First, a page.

It was labeled as the closest British election in decades, but the result in the United Kingdom's general election has been surprisingly decisive. The Conservative Party has won 331 of 650 seats, giving them an overall majority with which to form a government.
Speaking to staff members in Westminster, visibly delighted Conservative Party leader David Cameron called the result "the sweetest victory of them all."
Meanwhile, three opposition leaders stepped down from their positions within an hour of each other. These are Labour leader Ed Miliband, Nick Clegg of the Liberal Democrats, and UK Independence Party (UKIP) leader Nigel Farage.
The results of all 650 seats have now been declared. While it was a shocking night for Labour and the Liberal Democrats — who formed a ruling coalition with the Conservatives in the last government — the left-leaning Scottish National Party (SNP) are celebrating after claiming a landslide victory in Scotland.
Labour leader Miliband announced his resignation by addressing the assembled audience as "friends," adding: "This is not the speech I wanted to give today."
He continued: "I take absolute and total responsibility for the result and our defeat at the election." Miliband added that he had phoned Cameron earlier in the morning to congratulate him. "Britain needs a strong Labour party," Miliband said. "Now it's time for someone else to take leadership of the party."
Clegg said earlier that the party had experienced a "cruel and punishing night," and in his resignation speech added that this was: "The most crushing blow to the Liberal Democrats since our party was founded."
UKIP's Nigel Farage was another leader to resign, though he said he would consider leadership again in the future.
Harriet Harman, deputy leader of the Labour party, also announced that she would leave her position once a new leader is elected.
In a short speech at the entrance to 10 Downing Street — following a meeting with the Queen in Buckingham Palace — Cameron declared that he was ready to form a majority Conservative government. "We will govern as a party of one nation, one United Kingdom," he said.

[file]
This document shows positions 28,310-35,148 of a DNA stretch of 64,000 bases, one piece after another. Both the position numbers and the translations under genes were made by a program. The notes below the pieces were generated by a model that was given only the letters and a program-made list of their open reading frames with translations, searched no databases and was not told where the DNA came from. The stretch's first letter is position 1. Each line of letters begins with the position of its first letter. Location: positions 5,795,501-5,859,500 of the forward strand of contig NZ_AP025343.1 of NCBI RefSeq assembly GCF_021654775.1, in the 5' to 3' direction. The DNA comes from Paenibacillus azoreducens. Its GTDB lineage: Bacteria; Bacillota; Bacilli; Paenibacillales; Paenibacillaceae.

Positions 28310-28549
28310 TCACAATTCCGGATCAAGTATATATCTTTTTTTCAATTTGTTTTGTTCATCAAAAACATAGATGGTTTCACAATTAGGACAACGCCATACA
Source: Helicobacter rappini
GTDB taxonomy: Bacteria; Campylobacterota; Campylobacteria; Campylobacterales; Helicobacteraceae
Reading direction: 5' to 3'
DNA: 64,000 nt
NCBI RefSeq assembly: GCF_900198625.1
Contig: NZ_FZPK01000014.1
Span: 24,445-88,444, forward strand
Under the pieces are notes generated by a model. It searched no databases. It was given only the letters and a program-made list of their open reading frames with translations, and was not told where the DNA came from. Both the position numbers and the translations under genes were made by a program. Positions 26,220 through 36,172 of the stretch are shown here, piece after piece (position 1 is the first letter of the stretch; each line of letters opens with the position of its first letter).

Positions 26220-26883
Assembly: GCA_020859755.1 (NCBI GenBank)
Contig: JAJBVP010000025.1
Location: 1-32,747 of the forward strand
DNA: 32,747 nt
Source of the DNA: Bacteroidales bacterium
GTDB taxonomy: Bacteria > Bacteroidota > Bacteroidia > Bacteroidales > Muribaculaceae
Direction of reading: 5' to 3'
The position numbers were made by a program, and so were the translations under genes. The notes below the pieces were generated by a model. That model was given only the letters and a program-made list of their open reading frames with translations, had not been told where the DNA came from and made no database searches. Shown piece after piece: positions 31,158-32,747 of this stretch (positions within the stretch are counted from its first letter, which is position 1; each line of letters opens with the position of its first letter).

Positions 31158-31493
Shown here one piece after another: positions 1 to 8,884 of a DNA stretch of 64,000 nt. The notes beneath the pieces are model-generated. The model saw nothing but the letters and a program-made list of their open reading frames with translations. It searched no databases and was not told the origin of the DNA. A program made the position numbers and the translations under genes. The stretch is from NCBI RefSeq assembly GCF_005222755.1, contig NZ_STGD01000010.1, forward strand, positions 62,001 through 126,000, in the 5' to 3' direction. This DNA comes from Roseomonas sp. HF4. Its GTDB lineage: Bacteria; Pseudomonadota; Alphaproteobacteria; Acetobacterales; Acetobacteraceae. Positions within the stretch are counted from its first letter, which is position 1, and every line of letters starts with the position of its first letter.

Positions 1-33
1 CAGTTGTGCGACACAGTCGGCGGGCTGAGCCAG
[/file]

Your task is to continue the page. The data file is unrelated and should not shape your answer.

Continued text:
He claimed that the Conservatives would be able to meet all the pledges in their manifesto and mentioned issues around devolution, saying Scotland would become the "strongest devolved government anywhere in the world." Before he entered the door of the prime minister's residence with his wife, Samantha, Cameron added: "When I stood here five years ago Britain was in the brink of an economic crisis." Five years later, he said, the UK is "so much stronger."
Citizens and pundits stayed awake late into Thursday night as the verdicts began to trickle in, increasing in speed as the hours progressed.
Houghton and Sunderland South was the first constituency to declare its results. It announced a Labour win shortly before 11pm — less than an hour after polling stations closed. It voted strongly in favor of Labour, with the UK Independence Party (UKIP) coming a distant second. The Conservatives then won their first seat in Swindon North, and as more seats were announced it became slowly clear what a good night it had been for the Tory party and the SNP.
Mhairi Black, 20, of the SNP, became the youngest MP elected in 350 years, her win symbolic of the huge increases her party made in Scotland, with the majority of those seats snatched away from Labour. In total, the SNP won 56 out of 59 possible seats.
Following his own win in Gordon, former Scottish First Minister Salmond jubilantly exclaimed: "The Scottish lion has roared this morning across the country." Salmond resigned from his position as head of the party the morning after last September's independence referendum failed to pass.
Labour Shadow Chancellor, Ed Balls, lost his seat in West Yorkshire on Friday morning. UKIP leader Nigel Farage also failed to win the seat he contested in Thanet South.
The Liberal Democrats — who had campaigned by offering to be a "heart" to a Conservative government or a "head" to a Labour one — instead suffered a crushing defeat, with their share of the vote plummeting from 23 percent in 2010 to less than 8 percent.
Paddy Ashdown, head of the Liberal Democrat campaign, joked to the BBC that he'd "eat his hat" before anticipating that result and called it "humiliating, humbling, pain beyond our imagination." However, Ashdown said he remained proud of the campaign. When questioned on the huge amount of seats lost he declared: "Every one of them is a painful stab in my heart."
He added: "Last night fear won… I think Cameron is now faced with a more divided country than he had before."
Ashdown also said that he thought the United Kingdom was more in danger of breaking up than it previously had been. "He has used the fear of Scottish nationalism to drive people into the polls," he said.
While waiting to find out whether he himself was reelected, UKIP leader Nigel Farage told BBC's Today program: "Obviously the exact figure for number of MPs is a bit of a disappointment," though he pointed out that UKIP came a "solid second" in at least 70 seats.
"We're building the infrastructure on the ground on the basis of which a long-term future for the party can be developed," he said.
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